Without further ado, here’s everything I put in my mental basket before socializing:

  1. Eat first. An empty stomach is a willpower vampire. When I realized this, I started eating before going to a social event (even just a snack). It doesn’t matter if there will be food at the event; I eat first, so that my stomach doesn’t steal the precious energy I need to be social. This is the most important item in my basket.
  2. Finish work, or reach a point where I feel accomplished. As an INTJ, I derive joy from accomplishing things. Not accomplishing them leaves me with a nagging feeling that I should be working, and that drains me. So I plan my day to finish a work project before a scheduled social event. If that’s not possible, I try to reach a stopping point where I know I made progress. Suddenly the people around me look interesting again.
  3. Sleep. Everyone says to get more sleep. It’s hard advice to take because we’re all busy, and I do a lot of late nights. But lack of sleep is pretty much identical with lack of mental energy. If I know I’m going to attend a social gathering, I try to pay off my sleep debt the night before.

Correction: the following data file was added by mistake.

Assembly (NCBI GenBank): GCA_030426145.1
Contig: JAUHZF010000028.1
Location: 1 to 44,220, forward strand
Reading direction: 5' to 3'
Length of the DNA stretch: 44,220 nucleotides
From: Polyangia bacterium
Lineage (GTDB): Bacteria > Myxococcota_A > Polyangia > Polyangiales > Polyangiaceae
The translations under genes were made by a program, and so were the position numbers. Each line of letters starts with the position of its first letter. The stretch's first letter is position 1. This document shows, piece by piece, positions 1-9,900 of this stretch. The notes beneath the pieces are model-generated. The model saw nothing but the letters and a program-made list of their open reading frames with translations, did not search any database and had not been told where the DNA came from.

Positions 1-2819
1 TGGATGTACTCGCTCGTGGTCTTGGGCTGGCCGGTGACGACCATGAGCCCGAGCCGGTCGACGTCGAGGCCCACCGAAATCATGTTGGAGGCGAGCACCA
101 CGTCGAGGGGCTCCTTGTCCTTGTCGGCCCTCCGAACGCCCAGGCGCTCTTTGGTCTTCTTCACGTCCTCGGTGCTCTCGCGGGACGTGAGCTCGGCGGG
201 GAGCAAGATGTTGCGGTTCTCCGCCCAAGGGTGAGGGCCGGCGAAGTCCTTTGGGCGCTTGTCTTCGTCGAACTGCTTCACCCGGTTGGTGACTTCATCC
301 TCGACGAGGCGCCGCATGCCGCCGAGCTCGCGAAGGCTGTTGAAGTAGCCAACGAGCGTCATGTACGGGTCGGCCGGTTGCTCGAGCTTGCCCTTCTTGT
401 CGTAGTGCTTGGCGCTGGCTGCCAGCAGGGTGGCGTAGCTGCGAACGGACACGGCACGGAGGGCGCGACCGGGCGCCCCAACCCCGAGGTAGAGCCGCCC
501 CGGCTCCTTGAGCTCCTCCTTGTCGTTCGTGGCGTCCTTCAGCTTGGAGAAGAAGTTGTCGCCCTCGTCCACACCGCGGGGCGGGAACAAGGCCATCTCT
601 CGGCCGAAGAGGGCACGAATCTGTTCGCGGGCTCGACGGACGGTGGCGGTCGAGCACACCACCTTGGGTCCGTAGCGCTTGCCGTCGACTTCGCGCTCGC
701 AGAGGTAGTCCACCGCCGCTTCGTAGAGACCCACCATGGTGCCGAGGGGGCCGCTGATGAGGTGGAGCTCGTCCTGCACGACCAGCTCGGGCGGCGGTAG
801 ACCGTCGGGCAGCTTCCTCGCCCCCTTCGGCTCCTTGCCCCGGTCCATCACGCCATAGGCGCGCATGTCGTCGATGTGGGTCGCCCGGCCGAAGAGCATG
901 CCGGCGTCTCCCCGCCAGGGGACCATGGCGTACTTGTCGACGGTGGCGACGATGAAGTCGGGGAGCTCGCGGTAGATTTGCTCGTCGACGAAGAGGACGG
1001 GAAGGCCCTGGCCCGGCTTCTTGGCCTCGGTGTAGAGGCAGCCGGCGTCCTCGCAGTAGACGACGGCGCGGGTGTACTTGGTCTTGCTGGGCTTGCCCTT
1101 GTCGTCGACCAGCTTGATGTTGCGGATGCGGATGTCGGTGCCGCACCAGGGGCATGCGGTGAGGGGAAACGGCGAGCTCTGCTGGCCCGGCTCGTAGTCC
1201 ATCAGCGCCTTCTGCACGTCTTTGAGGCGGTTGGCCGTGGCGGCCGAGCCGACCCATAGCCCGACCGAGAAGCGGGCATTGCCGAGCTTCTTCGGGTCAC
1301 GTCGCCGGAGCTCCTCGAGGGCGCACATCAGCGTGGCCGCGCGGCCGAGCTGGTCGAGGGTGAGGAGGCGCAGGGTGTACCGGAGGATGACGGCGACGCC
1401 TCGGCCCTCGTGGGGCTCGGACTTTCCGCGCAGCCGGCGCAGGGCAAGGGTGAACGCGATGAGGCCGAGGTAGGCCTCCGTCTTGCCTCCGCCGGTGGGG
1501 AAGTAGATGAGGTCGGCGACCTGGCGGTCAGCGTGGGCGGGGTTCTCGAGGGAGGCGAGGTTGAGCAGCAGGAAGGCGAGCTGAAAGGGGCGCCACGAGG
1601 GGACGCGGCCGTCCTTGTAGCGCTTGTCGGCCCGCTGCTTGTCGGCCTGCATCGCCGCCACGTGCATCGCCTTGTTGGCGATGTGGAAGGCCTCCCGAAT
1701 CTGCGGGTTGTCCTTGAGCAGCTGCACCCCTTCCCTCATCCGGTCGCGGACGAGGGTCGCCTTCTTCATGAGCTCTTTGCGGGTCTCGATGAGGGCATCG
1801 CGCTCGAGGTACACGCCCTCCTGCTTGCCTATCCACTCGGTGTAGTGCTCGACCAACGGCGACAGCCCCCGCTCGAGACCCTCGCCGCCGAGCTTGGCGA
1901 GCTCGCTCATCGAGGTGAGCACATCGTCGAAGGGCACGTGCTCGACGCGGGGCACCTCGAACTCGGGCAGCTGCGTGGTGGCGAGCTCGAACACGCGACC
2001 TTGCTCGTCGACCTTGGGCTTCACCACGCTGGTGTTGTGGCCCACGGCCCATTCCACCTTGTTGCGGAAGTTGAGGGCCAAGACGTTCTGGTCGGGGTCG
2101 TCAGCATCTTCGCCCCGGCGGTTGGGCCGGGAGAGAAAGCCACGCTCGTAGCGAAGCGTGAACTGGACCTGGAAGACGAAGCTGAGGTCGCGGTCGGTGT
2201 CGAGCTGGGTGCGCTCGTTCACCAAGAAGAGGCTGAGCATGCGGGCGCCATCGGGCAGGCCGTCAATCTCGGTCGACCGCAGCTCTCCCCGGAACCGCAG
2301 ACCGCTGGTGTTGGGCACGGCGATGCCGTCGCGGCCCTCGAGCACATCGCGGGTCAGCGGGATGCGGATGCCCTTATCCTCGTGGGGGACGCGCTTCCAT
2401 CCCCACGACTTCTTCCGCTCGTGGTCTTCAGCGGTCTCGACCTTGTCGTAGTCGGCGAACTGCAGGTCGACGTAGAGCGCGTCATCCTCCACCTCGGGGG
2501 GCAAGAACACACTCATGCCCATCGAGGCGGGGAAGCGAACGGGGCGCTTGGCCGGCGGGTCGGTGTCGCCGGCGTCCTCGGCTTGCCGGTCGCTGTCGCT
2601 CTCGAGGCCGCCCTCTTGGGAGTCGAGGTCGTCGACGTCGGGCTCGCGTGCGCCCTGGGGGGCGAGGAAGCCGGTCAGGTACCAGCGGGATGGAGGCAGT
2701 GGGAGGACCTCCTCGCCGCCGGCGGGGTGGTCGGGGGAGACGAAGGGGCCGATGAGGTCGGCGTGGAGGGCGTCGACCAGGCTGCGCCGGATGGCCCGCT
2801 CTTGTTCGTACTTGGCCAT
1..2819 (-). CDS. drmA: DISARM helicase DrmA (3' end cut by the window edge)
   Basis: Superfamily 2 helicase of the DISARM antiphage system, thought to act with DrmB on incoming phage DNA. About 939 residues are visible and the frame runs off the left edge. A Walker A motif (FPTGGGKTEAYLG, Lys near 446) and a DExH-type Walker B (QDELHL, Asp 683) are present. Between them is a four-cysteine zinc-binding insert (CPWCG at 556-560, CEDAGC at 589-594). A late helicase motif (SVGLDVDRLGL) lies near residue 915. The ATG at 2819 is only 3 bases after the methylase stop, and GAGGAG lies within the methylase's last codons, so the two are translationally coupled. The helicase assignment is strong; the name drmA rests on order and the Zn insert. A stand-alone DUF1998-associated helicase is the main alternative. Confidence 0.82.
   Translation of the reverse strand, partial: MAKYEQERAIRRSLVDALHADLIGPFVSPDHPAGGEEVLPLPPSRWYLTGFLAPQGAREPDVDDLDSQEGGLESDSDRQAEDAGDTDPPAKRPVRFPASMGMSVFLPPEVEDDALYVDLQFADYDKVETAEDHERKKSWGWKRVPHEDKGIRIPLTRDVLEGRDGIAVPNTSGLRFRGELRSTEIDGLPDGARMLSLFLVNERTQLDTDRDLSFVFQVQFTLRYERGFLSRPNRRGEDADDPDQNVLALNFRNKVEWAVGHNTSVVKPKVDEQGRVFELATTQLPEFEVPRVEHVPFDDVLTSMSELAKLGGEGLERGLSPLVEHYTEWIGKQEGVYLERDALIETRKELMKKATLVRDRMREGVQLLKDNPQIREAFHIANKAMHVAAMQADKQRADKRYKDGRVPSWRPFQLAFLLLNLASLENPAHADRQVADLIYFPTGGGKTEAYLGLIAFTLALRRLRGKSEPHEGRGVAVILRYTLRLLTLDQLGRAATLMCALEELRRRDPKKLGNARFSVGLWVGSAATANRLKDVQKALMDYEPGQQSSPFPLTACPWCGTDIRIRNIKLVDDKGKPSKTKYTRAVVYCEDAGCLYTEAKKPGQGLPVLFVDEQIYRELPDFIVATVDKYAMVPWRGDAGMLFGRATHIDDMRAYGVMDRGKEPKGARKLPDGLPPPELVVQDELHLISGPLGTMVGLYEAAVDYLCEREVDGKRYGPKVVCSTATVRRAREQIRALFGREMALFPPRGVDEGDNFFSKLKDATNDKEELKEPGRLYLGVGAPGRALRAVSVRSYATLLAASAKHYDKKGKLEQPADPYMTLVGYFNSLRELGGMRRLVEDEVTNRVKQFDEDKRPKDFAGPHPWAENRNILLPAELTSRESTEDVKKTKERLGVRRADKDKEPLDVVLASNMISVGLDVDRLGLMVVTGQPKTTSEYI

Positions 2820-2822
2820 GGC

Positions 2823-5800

4. Have a drink. I’m embarrassed to even put this one on the list. I’m not a heavy drinker. But, at least for me, alcohol really does loosen me up and lowers my social inhibitions. And social inhibitions are a form of stress or anxiety, which takes willpower to overcome. So before I head to a soiree, I have one drink (one!). Obviously this depends on the context—don’t slam a bourbon before a business meeting. (Unless, like me, you live in New Orleans, in which case your boss is the one pouring the bourbon).
  5. Upbeat pop music. If the cocktail wasn’t embarrassing enough, this is my basket’s rock bottom. Certain songs fire me up. And the most effective ones for me are really up-tempo, anthem-like pop songs. So yes, about 30 minutes before I walk out the door, my neighbors can hear me pumping Lady Gaga and LMFAO. Then I roll out feeling like a rock star. Thanks, YouTube!